Friday, September 15, 2006

Shawl We Dance?


I am a praying person. Always have been as far back as I can remember. And I can remember a lot.

Children who grow up in traumatizing environments tend to develop either amnesia (forgetting as an anaesthetic) or hypermnesia (heightened memory and hyper alertness). The body has interesting ways of surviving painful events. I grew up surrounded by the angry depressed people in my family: both my parents and my two older sisters. Crisis and chaos abound in such families, and from about the age of nine or ten, I was often the most grown up, if not the only "grown up" person in the family. Someone had to take care of my little sister after all. So I was on. On deck, on patrol, on alert at all times. I was scared shitless my whole life, and I didn't even know it. Fear ran my adult life too, but it disguised itself as drive, efficiency, talent, perfectionism, and what looked like a great deal of success.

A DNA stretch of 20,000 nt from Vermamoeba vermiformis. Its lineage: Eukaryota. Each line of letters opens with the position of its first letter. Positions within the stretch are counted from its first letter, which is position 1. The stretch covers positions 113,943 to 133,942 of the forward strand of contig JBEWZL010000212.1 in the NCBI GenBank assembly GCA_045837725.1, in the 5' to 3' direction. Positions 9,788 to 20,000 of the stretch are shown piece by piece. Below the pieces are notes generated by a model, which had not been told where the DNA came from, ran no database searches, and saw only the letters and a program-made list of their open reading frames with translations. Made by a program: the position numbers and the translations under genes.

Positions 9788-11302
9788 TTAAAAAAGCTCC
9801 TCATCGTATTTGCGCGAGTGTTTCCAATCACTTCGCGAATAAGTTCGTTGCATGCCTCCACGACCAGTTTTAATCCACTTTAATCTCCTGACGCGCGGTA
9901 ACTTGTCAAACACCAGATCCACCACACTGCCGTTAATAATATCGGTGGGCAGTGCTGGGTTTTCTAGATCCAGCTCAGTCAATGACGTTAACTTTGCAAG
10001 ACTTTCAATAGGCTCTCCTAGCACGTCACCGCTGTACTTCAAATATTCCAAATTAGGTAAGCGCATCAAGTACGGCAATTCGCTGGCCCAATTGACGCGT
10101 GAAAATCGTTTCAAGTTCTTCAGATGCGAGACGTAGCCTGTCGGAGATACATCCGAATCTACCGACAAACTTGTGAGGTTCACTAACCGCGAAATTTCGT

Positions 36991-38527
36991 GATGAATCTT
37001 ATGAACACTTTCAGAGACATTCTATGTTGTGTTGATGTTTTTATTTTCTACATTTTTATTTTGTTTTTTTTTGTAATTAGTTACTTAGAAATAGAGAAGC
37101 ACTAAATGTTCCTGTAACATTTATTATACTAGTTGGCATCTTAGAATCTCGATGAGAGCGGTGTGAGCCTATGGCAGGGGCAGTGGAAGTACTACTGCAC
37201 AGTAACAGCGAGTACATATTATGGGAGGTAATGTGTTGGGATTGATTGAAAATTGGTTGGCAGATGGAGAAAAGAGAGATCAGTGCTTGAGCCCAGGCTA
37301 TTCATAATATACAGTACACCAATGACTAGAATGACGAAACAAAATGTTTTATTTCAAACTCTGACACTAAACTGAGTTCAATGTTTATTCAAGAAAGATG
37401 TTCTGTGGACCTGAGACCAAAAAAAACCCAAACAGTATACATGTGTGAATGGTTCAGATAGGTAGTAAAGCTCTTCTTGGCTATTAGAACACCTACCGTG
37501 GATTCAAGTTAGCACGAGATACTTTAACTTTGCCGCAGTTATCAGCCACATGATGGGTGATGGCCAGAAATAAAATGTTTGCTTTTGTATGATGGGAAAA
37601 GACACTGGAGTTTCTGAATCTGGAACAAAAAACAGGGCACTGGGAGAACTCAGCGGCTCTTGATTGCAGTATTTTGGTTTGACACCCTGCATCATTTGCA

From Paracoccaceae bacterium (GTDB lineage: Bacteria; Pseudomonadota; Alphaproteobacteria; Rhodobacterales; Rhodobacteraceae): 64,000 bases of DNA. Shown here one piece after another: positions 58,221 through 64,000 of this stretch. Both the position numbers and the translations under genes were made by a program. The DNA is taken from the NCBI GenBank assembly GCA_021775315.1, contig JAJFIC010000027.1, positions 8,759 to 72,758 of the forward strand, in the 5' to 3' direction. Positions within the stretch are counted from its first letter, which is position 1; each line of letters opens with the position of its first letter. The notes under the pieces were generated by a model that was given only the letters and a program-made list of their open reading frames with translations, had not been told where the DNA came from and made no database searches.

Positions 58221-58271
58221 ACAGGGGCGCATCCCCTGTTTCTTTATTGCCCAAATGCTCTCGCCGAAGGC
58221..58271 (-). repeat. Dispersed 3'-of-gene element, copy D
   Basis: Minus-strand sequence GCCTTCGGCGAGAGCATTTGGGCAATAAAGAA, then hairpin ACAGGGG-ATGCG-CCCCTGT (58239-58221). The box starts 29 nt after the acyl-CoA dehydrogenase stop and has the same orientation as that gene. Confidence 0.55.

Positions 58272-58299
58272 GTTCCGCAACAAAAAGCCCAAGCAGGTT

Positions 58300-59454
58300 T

I bonded fiercely with God during those trying early years. I sensed his presence in the midst of desperate circumstances. He didn't make the bad things go away, but he stuck around. I held tenaciously to his coat-tails for dear life many times, not realizing that he was holding me more securely than I could have imagined. My prayers were simple. "Oh God, Help!" remains my favorite prayer to this day.

In any case, about four years ago he gave me a terrible gift. He gave me back all my packed-up emotions, all at once, during one indescribable week of my life. Technically it is called Complex Post Traumatic Stress Disorder, but I call it the last four years of my life. I got broken down to my bare foundations, and the rebuild has been slow and painful, terrifying and wonderful, eye-opening and amazing. I wouldn't trade it for anything. I am finally becoming my true self, and I have discovered precious freedom from so many things that used to keep me in a straitjacket. I am coming up on my four-year anniversary of that bizarre week, and the shawl I have been knitting since last May will be ready.